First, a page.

“Turmeric latte — soy milk, manuka honey, and, yes, a good helping of turmeric,” shared a MyPsoriasisTeam member. “Delicious drink before bed and great for my psoriasis.”
Turmeric has a long-standing history in the management of conditions that involve pain and inflammation. Modern studies of turmeric and curcumin support their effectiveness, as well. Recent studies have reported that the addition of turmeric or turmeric extract to standard topical treatments led to modest improvements in clinical symptoms for participants, compared to those who received a control treatment.
Results like these are promising but do not address the benefits of turmeric as a dietary supplement. Larger and more sophisticated studies are needed to verify the use of turmeric as an effective psoriasis treatment.
Side effects from taking turmeric may include nausea and diarrhea, though turmeric is generally well tolerated. If you’re considering the addition of turmeric as a dietary supplement, make sure to consult with your health care provider first to rule out potential interactions or side effects.
Read more about turmeric for psoriasis.
Another popular supplement is fish oil. Fish oil is rich in several molecules important for your health, particularly eicosapentaenoic acid (or EPA) and docosahexaenoic (DHA) omega-3 fatty acids.
“I've recently been advised to take fish oil supplements by one of my clients at work,” wrote a MyPsorasisTeam member. “Her husband suffers bad with psoriasis and by taking a fish oil supplement daily, his has cleared up!!!”
EPA and DHA omega-3 fatty acids have been shown to have strong anti-inflammatory properties, which provide a rationale to use fish oil for the symptoms of psoriasis. Research is mixed when it comes to the benefits of fish oil supplements for psoriasis treatment, however.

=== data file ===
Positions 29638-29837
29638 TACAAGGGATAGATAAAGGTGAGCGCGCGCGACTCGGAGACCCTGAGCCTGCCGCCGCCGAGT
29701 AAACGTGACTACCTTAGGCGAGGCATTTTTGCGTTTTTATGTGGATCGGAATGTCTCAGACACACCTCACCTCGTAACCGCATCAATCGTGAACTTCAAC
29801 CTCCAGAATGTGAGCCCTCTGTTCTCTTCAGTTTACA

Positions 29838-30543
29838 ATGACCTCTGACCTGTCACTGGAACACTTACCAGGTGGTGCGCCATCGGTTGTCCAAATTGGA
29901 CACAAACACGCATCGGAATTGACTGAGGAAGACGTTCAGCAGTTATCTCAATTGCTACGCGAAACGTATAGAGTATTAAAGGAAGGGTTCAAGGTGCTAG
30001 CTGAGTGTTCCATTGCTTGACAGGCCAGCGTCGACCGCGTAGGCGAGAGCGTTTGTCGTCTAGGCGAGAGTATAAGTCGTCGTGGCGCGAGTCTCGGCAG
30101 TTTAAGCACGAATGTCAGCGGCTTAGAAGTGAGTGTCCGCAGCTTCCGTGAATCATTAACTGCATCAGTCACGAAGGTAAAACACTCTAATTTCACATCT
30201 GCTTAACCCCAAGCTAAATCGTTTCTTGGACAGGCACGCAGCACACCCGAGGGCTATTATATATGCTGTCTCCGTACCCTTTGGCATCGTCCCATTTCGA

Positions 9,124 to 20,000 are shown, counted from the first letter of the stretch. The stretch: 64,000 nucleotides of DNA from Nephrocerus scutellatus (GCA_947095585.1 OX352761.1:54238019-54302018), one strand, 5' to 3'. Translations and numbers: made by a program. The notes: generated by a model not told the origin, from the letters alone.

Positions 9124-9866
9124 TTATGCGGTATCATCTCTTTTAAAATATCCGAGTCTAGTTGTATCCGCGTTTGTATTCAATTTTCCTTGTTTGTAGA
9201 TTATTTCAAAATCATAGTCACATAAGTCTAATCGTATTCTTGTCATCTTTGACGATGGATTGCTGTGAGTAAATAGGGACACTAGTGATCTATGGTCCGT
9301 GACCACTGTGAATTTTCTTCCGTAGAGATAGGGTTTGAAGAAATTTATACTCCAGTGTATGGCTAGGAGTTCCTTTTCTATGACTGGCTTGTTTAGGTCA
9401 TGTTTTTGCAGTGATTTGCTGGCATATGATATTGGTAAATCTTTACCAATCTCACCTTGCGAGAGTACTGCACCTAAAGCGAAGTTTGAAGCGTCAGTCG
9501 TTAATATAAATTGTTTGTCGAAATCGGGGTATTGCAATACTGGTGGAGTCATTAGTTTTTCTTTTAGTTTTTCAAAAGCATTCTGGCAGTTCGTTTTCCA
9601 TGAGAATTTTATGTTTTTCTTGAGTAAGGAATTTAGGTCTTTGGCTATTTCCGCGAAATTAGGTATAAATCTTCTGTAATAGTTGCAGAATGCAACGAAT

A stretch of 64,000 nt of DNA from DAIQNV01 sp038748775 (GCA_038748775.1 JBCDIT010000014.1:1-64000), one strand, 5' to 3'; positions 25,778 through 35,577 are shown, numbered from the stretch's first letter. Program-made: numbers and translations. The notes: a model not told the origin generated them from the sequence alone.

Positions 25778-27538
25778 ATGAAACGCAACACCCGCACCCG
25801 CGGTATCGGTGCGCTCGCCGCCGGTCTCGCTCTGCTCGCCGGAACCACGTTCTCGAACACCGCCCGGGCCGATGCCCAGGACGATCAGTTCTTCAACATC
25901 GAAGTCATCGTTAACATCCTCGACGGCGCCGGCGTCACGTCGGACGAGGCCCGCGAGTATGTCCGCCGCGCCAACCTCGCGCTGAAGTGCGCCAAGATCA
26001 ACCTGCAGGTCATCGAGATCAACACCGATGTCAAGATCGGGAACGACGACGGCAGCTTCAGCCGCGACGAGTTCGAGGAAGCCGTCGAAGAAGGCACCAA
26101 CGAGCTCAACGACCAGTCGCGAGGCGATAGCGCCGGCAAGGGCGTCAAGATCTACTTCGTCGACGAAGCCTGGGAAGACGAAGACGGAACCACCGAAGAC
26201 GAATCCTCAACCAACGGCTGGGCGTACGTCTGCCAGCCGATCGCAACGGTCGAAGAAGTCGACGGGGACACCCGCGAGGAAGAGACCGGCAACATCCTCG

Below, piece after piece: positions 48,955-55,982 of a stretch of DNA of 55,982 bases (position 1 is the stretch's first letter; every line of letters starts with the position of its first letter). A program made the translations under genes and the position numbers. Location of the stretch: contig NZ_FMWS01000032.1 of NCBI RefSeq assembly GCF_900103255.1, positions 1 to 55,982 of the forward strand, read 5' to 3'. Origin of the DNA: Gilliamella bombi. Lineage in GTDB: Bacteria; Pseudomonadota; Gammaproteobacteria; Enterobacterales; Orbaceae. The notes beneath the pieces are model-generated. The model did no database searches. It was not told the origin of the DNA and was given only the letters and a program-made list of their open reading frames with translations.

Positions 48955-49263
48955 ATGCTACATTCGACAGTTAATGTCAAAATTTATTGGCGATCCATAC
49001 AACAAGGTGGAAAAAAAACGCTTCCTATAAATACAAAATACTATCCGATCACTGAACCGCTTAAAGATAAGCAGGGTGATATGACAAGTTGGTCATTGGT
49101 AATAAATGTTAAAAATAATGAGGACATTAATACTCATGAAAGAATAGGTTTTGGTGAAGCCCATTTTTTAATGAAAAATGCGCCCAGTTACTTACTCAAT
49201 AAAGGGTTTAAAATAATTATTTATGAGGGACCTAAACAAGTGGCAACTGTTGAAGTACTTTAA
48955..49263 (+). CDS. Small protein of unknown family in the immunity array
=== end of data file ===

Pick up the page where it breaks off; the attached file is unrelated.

Two studies in the late 1980s showed an improvement in psoriasis symptoms for patients who received omega-3 fatty acids. However, similar studies also show no improvement of symptoms with fish oil treatment for individuals with psoriasis.
Although fish oil alone may not be beneficial for psoriasis, it may be useful as a complement to other treatments. For example, in one study, when participants took oral omega-3 supplements along with a topical vitamin D treatment, they experienced better symptom improvements compared to participants who used topical treatment alone.
Fish oil has been shown to interact with certain blood pressure medications and contraceptives, and high doses may increase the risk of stroke. More research is needed to fully understand the benefits and potential risks associated with fish oil supplementation for psoriasis. Be sure to talk to your health care provider about fish oil or any other supplements you are thinking of taking.
Read more about omega-3 fatty acids for psoriasis.